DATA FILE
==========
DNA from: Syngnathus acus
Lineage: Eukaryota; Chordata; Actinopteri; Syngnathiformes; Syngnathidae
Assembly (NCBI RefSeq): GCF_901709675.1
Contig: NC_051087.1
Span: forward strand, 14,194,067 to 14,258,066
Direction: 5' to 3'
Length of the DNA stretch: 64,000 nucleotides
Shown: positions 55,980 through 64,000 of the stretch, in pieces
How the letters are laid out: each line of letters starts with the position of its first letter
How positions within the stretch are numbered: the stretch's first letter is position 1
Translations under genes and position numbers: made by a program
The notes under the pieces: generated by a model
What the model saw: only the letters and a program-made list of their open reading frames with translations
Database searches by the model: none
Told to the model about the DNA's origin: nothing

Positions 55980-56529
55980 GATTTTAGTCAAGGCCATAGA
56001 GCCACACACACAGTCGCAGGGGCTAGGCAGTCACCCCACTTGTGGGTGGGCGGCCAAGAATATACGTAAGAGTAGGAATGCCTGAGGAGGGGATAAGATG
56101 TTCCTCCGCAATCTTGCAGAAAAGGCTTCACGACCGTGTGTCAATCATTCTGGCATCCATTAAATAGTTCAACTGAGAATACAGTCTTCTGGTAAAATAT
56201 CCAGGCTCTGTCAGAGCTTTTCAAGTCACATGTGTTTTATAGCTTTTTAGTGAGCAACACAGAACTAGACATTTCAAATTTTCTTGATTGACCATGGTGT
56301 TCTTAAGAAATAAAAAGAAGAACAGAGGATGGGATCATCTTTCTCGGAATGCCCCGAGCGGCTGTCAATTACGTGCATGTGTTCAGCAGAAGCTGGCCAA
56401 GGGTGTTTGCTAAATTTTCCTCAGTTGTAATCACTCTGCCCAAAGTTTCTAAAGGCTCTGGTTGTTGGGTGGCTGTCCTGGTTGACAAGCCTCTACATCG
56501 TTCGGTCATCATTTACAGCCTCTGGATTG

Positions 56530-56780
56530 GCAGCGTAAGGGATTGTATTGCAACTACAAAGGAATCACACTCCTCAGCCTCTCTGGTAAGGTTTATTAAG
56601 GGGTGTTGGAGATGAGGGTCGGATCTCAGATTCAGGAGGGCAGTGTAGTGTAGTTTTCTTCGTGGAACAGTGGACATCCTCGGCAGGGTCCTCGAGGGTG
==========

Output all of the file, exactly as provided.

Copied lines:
DNA from: Syngnathus acus
Lineage: Eukaryota; Chordata; Actinopteri; Syngnathiformes; Syngnathidae
Assembly (NCBI RefSeq): GCF_901709675.1
Contig: NC_051087.1
Span: forward strand, 14,194,067 to 14,258,066
Direction: 5' to 3'
Length of the DNA stretch: 64,000 nucleotides
Shown: positions 55,980 through 64,000 of the stretch, in pieces
How the letters are laid out: each line of letters starts with the position of its first letter
How positions within the stretch are numbered: the stretch's first letter is position 1
Translations under genes and position numbers: made by a program
The notes under the pieces: generated by a model
What the model saw: only the letters and a program-made list of their open reading frames with translations
Database searches by the model: none
Told to the model about the DNA's origin: nothing

Positions 55980-56529
55980 GATTTTAGTCAAGGCCATAGA
56001 GCCACACACACAGTCGCAGGGGCTAGGCAGTCACCCCACTTGTGGGTGGGCGGCCAAGAATATACGTAAGAGTAGGAATGCCTGAGGAGGGGATAAGATG
56101 TTCCTCCGCAATCTTGCAGAAAAGGCTTCACGACCGTGTGTCAATCATTCTGGCATCCATTAAATAGTTCAACTGAGAATACAGTCTTCTGGTAAAATAT
56201 CCAGGCTCTGTCAGAGCTTTTCAAGTCACATGTGTTTTATAGCTTTTTAGTGAGCAACACAGAACTAGACATTTCAAATTTTCTTGATTGACCATGGTGT
56301 TCTTAAGAAATAAAAAGAAGAACAGAGGATGGGATCATCTTTCTCGGAATGCCCCGAGCGGCTGTCAATTACGTGCATGTGTTCAGCAGAAGCTGGCCAA
56401 GGGTGTTTGCTAAATTTTCCTCAGTTGTAATCACTCTGCCCAAAGTTTCTAAAGGCTCTGGTTGTTGGGTGGCTGTCCTGGTTGACAAGCCTCTACATCG
56501 TTCGGTCATCATTTACAGCCTCTGGATTG

Positions 56530-56780
56530 GCAGCGTAAGGGATTGTATTGCAACTACAAAGGAATCACACTCCTCAGCCTCTCTGGTAAGGTTTATTAAG
56601 GGGTGTTGGAGATGAGGGTCGGATCTCAGATTCAGGAGGGCAGTGTAGTGTAGTTTTCTTCGTGGAACAGTGGACATCCTCGGCAGGGTCCTCGAGGGTG